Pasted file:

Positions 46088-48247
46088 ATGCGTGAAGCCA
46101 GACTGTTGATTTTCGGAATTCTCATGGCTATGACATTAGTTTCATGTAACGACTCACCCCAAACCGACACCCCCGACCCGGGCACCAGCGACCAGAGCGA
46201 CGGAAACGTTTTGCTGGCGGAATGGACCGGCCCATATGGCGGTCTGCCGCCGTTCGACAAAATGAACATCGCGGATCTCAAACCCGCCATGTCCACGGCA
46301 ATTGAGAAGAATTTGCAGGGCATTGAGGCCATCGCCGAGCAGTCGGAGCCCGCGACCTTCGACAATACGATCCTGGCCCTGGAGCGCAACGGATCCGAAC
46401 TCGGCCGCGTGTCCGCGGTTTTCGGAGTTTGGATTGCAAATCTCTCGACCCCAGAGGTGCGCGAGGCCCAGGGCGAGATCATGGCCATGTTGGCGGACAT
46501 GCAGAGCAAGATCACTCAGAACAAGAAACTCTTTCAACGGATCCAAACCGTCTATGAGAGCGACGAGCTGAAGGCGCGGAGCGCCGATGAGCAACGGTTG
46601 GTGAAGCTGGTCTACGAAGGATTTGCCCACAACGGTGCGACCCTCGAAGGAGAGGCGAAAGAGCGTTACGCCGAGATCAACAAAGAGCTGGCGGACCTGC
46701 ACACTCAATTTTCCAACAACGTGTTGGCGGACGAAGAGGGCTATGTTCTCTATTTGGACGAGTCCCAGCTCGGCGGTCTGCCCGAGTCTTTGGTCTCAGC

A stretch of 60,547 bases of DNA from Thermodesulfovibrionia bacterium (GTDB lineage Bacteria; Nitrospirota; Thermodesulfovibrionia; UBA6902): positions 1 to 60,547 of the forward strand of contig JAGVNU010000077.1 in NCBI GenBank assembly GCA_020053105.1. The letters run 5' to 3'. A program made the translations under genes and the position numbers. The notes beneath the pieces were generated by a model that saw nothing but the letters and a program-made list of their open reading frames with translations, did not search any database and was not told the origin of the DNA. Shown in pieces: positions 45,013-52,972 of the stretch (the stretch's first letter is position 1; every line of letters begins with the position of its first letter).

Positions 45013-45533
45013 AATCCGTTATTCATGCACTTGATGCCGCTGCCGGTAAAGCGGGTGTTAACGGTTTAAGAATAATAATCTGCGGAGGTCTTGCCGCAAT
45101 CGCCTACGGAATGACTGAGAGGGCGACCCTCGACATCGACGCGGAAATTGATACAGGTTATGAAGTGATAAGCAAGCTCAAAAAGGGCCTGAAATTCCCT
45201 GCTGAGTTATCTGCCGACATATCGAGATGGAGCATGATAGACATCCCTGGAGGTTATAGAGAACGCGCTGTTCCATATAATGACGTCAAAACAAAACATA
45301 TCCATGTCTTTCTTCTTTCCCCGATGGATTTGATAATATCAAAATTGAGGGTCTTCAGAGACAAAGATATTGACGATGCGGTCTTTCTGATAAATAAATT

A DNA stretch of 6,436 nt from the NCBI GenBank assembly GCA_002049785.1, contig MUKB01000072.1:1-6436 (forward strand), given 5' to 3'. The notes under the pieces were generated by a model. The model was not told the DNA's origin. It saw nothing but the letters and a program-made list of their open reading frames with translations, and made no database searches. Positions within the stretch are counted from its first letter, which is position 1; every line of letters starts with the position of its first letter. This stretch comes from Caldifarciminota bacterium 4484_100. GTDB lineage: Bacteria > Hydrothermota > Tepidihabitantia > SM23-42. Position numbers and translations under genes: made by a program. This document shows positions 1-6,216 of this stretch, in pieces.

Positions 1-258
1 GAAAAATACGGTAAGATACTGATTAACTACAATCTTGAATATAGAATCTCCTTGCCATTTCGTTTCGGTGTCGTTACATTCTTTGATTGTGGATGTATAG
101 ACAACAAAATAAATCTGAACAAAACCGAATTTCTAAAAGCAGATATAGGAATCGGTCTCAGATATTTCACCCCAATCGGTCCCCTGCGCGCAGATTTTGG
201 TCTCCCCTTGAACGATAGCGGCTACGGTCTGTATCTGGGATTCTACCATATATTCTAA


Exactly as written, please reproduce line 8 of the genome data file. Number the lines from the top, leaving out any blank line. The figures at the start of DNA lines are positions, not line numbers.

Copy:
46601 GTGAAGCTGGTCTACGAAGGATTTGCCCACAACGGTGCGACCCTCGAAGGAGAGGCGAAAGAGCGTTACGCCGAGATCAACAAAGAGCTGGCGGACCTGC